Tiedtke’s, at 408 Summit Street (at Adams) was a Toledo institution, in business downtown since 1894. It was a big advertiser in The Blade (which they were undoubtedly sorry to lose) and there wasn’t anyplace like it in town. It had been family owned for many years but eventually was sold to a chain based out of Detroit, Federals, Inc., in 1961.
The loss of the downtown store was nothing short of tragic, The Blade’s editorial page noted the next day, in an editorial aptly titled “A Double Blow” (so apt that I stole it):
Twin announcements Wednesday of the end of operations at both Buckeye Brewery and Tiedtke’s downtown store came, naturally, as unwelcome news. It is never a happy occasion when two venerable commercial establishments that have been such a part of the local scene since the last century are forced by circumstances to close down.
…When the Kobacker family acquired the store in 1925, they wisely retained the distinctive character of the store – the flourishing grocery, produce, cheese, fish and meat departments; the bakery with its deserved reputation for fresh-baked, quality products; the coffee-grinding nook, the tobacco shop, and a dozen other activities that, through noise, color, aromas and bustle turned the first floor into a veritable shoppers’ circus. In addition, the Kobackers carried on and improved the special merchandising tactics – the giant cheese wheels, the annual buffalo meat sales, the performances by jugglers, the ubiquitous organ melodies and the like that added so much to the enjoyment and satisfaction of shopping at Tiedtke’s.
Tiedtke’s kept its Greenwood Mall store open, but according to clips, it closed in 1973. It was replaced by an Ontario’s and, in 1976, a Montgomery Ward’s.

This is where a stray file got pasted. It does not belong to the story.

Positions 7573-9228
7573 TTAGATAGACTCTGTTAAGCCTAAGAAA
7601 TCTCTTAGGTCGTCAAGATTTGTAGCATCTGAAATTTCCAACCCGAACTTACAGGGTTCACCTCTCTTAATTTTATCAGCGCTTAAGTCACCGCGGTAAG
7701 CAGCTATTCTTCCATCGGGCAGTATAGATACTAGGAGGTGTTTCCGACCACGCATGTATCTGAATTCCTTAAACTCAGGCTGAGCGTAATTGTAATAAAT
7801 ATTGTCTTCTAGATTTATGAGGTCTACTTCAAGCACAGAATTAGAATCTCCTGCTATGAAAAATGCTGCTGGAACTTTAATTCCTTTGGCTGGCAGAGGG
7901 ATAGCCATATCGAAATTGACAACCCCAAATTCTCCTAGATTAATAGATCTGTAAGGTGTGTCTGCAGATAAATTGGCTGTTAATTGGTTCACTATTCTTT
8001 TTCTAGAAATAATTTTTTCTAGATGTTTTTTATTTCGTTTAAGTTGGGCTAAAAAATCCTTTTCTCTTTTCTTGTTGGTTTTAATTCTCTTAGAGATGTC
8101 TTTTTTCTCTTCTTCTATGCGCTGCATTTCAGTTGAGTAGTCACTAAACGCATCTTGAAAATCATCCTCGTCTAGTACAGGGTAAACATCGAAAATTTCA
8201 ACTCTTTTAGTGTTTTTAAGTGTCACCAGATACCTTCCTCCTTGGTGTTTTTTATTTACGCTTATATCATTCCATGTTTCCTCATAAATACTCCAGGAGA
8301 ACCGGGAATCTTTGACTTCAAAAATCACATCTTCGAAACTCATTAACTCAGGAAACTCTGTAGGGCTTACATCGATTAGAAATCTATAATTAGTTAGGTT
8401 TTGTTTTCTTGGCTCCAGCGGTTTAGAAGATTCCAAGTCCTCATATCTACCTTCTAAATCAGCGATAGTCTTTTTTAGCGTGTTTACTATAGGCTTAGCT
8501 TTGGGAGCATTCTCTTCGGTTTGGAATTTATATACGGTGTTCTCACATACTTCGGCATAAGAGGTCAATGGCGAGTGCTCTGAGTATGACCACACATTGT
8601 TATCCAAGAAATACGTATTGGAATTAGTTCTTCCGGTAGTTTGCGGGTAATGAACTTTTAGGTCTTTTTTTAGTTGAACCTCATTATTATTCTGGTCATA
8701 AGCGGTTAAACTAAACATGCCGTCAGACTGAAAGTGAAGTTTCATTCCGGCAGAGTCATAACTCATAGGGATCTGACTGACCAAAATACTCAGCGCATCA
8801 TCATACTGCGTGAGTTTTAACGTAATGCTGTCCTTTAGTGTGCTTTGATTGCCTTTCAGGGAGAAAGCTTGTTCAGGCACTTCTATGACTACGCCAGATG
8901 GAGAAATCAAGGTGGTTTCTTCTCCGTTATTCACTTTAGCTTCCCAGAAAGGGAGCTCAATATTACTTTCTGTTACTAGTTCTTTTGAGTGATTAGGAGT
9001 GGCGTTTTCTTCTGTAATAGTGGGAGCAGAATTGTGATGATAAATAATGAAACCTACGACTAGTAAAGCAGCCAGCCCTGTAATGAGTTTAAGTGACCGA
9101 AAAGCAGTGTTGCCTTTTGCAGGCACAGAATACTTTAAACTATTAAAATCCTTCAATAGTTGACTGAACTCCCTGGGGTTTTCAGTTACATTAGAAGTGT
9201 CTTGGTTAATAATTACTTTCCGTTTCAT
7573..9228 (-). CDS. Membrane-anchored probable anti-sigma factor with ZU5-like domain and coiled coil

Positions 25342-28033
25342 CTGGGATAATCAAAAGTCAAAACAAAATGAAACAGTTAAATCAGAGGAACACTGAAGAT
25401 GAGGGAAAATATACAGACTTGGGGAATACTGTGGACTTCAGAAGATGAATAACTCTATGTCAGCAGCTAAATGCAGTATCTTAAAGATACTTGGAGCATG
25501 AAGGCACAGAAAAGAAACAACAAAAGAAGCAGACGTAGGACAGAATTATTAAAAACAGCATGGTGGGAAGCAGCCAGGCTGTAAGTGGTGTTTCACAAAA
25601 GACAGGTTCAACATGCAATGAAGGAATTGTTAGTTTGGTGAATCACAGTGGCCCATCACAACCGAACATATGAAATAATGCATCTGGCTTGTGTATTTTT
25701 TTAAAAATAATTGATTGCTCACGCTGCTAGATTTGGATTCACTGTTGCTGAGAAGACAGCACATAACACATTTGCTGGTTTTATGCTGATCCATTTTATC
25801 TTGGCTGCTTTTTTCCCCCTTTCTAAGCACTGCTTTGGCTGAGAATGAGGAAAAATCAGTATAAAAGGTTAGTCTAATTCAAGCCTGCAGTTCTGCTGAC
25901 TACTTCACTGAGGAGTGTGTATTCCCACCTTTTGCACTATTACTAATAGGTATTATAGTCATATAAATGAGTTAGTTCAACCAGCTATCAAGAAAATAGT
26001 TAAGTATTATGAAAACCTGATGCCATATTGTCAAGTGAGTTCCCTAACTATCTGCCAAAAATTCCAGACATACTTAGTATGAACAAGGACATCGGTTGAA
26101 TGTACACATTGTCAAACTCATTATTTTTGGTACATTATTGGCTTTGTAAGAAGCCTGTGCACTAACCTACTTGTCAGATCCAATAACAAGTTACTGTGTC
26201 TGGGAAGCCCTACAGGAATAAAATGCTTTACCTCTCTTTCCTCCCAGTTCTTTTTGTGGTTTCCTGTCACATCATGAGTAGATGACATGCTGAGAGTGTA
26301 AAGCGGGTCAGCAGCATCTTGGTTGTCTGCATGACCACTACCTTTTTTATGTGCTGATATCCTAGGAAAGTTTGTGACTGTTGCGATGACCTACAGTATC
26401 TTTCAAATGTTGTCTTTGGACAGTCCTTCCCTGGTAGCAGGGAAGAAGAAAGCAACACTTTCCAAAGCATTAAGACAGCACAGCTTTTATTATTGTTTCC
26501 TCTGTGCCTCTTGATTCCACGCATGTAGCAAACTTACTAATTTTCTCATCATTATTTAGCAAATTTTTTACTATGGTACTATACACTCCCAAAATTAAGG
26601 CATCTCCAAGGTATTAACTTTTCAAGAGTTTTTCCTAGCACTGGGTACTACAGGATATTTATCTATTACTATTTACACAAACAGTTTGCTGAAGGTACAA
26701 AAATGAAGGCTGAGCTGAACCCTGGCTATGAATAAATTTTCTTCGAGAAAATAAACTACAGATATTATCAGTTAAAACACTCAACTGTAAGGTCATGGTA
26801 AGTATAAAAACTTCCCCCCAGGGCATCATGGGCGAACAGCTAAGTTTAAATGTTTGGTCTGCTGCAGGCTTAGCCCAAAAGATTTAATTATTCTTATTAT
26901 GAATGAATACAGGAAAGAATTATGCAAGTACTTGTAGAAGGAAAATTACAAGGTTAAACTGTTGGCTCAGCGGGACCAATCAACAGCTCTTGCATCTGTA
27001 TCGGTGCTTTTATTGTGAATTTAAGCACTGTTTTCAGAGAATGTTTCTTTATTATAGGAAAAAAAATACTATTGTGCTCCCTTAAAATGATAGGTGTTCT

As a child in 1972, though, I can tell you I can’t remember much about Tiedtke’s. It’s still very well-remembered. The Tiedtke Old Timers still meet yearly (and here is a longer 2006 reunion story). I remember the store only vaguely and naturally the thing that sticks out in my mind are giant wheels of cheese, and of course, the May 7, 1975 fire that could be seen from every part of town.
But by the time Tiedtke’s downtown closed, we didn’t do much shopping downtown anymore: there was Westgate and there was the new Franklin Park Mall. We rarely went. And that was part of the problem.
The Tiedtke’s story, however, needs to be covered in further detail in another post. People felt strongly about its closing. Both employees and long-time customers were bewildered according to this story, though 80-year-old one caller to The Blade put it this way: “They’d better put crepe all around town because Toledo will be dead for sure now that Tiedtke’s closing,” he predicted. “Everything’s gone from downtown now.”
“There will still be Buckeye beer around produced by another firm to moisten dry throats and revive memories of the ancient brewery at Michigan and Bush streets,” The Blade’s editorial finished. “But, alas, there will never be another downtown Tiedtke’s.”